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Sun Mar 28, 2021, 10:03 AM

Suez Canal: Why is freeing the stranded ship so complicated? An expert speaks.



Suez Canal: Why is freeing the stranded ship so complicated?
•Mar 27, 2021
DW News

Experts are warning it could take weeks to dislodge a huge container ship blocking Egypt's Suez canal. A fresh attempt today to refloat the vessel was not successful. Around 30 percent of the world’s shipping container volume transits through the canal DAILY. More than a hundred and fifty ships are now backed up, waiting to enter the waterway. The Suez Canal opens up a seven thousand kilometer route from Asia to Europe. The only alternative route - around the Horn of Africa - is much longer, but many ships are now opting for that detour. A prolonged closure of the Suez will almost certainly impact global trade, which has already been hit hard by the pandemic.The ship plugging the chokepoint that funnels 30 percent of the global seaborne trade.400 meters long and weighing more than 200,000 tons, the "Ever Given" has become an immovable barrier shutting down Egypt's Suez Canal. With around 10 billion dollars in trade at stake every day, diggers, tugboats, dredgers and a team of Dutch ship salvagers are working day and night to dislodge the vessel. More than 200 ships are caught in the world's longest maritime traffic jam. Some of them are now rerouting their journey around the Cape of Good Hope, a trip almost three times as long. The fear is that consumers will be noticing the delays before long.With the clock ticking, the US is among a growing list of countries offering help to refloat the Ever Given.DW spoke with maritime expert Dr. Sal Mercogliano about how the ship became lodged and what makes freeing it so complicated.

Good to find this interview with a maritime expert. I was not aware it's grounded on both ends with the middle of the vessel floating and clear, a situation which presents extreme dangers while trying to free the ship.

Hat tip to DW........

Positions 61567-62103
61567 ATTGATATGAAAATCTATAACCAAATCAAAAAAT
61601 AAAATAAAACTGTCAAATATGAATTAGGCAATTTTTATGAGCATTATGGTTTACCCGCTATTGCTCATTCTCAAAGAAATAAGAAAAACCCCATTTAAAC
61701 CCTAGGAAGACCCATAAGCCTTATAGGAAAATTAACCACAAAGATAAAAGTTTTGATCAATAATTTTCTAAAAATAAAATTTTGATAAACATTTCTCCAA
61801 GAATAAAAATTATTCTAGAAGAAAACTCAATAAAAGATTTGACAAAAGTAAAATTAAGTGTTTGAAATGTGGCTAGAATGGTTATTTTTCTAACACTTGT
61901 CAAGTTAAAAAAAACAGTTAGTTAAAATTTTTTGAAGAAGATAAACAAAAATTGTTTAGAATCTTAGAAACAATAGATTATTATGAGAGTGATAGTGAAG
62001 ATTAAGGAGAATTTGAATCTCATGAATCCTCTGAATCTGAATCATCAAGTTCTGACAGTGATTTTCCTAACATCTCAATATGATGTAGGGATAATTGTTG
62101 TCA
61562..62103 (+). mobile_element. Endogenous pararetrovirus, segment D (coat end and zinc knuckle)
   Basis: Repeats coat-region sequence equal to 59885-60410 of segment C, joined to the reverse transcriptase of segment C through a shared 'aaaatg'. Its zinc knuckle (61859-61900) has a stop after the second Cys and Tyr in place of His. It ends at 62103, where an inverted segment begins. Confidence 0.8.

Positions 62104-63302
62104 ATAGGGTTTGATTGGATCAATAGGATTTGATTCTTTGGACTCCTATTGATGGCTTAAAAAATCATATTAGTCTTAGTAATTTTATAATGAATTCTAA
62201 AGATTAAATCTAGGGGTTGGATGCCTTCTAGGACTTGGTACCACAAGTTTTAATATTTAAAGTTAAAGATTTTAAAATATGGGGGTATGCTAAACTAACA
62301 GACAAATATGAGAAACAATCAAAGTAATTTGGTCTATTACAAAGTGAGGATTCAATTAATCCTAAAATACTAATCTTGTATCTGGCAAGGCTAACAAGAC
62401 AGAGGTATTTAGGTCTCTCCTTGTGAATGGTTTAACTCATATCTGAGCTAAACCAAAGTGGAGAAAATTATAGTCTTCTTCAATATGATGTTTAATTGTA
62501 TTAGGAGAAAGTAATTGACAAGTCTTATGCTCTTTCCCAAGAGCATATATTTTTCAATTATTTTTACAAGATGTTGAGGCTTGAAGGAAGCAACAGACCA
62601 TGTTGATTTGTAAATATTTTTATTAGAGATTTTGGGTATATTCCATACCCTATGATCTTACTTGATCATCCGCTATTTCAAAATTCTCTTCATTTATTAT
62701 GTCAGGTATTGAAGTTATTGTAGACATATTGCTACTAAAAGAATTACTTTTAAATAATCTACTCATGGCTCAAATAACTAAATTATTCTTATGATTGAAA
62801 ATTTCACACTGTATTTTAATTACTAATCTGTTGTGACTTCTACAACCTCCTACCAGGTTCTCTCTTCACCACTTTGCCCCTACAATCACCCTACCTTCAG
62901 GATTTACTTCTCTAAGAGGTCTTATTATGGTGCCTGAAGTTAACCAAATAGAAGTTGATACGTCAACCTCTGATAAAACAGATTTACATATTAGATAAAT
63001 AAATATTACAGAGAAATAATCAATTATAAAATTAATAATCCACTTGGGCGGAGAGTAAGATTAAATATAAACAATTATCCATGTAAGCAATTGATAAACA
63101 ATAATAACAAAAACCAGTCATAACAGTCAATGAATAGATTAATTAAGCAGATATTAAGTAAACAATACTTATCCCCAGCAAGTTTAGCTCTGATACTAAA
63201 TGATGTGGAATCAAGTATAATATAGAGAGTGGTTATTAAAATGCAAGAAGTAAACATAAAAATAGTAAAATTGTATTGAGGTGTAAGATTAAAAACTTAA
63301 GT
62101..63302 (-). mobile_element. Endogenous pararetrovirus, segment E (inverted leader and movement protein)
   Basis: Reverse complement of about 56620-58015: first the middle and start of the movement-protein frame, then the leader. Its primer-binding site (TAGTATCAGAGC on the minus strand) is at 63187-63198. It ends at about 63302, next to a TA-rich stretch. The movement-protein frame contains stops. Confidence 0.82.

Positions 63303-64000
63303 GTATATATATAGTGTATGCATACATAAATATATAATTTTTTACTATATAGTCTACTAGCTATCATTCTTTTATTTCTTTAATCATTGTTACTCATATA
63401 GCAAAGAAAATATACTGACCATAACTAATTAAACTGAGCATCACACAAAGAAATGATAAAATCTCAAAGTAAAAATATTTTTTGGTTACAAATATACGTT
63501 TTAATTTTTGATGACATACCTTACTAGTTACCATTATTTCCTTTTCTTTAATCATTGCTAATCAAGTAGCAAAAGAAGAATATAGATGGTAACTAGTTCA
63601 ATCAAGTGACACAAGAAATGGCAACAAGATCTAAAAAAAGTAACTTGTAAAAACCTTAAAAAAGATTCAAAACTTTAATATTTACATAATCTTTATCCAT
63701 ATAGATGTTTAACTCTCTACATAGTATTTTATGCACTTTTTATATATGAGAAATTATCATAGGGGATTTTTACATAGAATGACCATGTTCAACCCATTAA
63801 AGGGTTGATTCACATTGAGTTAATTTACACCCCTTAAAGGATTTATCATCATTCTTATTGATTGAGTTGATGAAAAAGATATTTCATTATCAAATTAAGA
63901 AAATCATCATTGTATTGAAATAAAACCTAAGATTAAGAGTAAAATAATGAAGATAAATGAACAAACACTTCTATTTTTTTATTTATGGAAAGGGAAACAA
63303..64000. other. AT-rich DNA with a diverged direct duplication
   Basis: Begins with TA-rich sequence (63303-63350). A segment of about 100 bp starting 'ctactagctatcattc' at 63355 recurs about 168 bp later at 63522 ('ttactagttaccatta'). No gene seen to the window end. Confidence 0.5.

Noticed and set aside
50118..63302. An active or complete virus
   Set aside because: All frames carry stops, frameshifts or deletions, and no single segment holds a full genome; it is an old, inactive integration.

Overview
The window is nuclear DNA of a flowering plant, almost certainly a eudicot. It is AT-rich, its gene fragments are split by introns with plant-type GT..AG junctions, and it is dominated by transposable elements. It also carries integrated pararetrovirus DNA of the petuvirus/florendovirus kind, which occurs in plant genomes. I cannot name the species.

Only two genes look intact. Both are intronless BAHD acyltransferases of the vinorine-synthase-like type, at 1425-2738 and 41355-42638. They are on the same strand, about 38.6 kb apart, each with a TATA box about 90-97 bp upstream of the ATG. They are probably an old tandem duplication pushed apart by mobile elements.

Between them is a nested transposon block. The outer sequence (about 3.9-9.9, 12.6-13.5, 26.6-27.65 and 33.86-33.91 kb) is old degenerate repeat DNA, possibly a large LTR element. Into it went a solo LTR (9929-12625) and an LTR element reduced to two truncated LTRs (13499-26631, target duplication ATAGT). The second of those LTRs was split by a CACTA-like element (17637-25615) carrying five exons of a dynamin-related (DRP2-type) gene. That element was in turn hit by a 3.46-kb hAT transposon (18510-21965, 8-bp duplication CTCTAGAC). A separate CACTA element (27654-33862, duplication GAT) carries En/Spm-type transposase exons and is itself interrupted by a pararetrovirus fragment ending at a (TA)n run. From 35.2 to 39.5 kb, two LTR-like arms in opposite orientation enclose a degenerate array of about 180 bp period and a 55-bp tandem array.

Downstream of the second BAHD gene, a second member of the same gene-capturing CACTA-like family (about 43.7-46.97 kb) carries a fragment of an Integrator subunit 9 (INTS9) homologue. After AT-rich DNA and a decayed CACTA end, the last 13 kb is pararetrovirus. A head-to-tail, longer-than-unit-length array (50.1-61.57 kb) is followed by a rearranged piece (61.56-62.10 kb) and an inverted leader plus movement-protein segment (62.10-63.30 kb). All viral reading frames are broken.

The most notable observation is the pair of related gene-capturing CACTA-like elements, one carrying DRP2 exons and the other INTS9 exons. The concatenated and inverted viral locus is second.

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Reply Suez Canal: Why is freeing the stranded ship so complicated? An expert speaks. (Original post)
KY_EnviroGuy Mar 2021 OP
UpInArms Mar 2021 #1
Pobeka Mar 2021 #2
KY_EnviroGuy Mar 2021 #3
TreasonousBastard Mar 2021 #4
2naSalit Mar 2021 #5

Response to KY_EnviroGuy (Original post)

Sun Mar 28, 2021, 10:51 AM

1. Their premise of

Bigger faster cheaper better violates logic

You can have bigger and faster, but not cheaper and better

Or you can have cheaper and better, but only one of bigger or faster

Or you can have bigger and cheaper and better, but not faster

You only get to have two of the things, sacrificing the third

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Response to KY_EnviroGuy (Original post)

Sun Mar 28, 2021, 11:18 AM

2. Who pays for delayed cargo on all ships blocked? Anyone know?

Does Evergreen eat the bill for not only the cargo delay on their on ship, but for all other ships waiting to proceed through the canal, or have to go around the tip of Africa instead?

I suspect the other ships have to pay for their own losses, but I hear maritime law can be weird.

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Response to Pobeka (Reply #2)

Sun Mar 28, 2021, 11:48 AM

3. As always, we consumers will ultimately pay via inflation (socializing the losses).

There will likely be loads of lawsuits, particularly over perishables and materials for just-in-time manufacturing.

Surely these carriers have insurance covering such losses since they suffer frequent delays from breakdowns, military conflicts and bad weather for example.

Hopefully, an expert here will chime in and teach us.....

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Response to Pobeka (Reply #2)

Sun Mar 28, 2021, 12:25 PM

4. Weirder than you can imagine. Basically, everyone pays. They can all sue the vessel "in rem" for...

their losses, but who knows what they will get.

Something called "general average" will probably be called. It's common in a stranding and goes back to the Phoenicians when one of their ships was in danger of sinking and they threw off the heaviest cargo. Those cargo owners complained, and so all cargo owners, plus the vessel itself, pitched in to reimburse them. Nowadays, it involves platoons of lawyers and average adjusters.





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Response to KY_EnviroGuy (Original post)

Sun Mar 28, 2021, 01:46 PM

5. See also...

&list=PLDIVi-vBsOEygID4uPKD-GL39WY-tEDyp&index=1

Sounds dicey at best.

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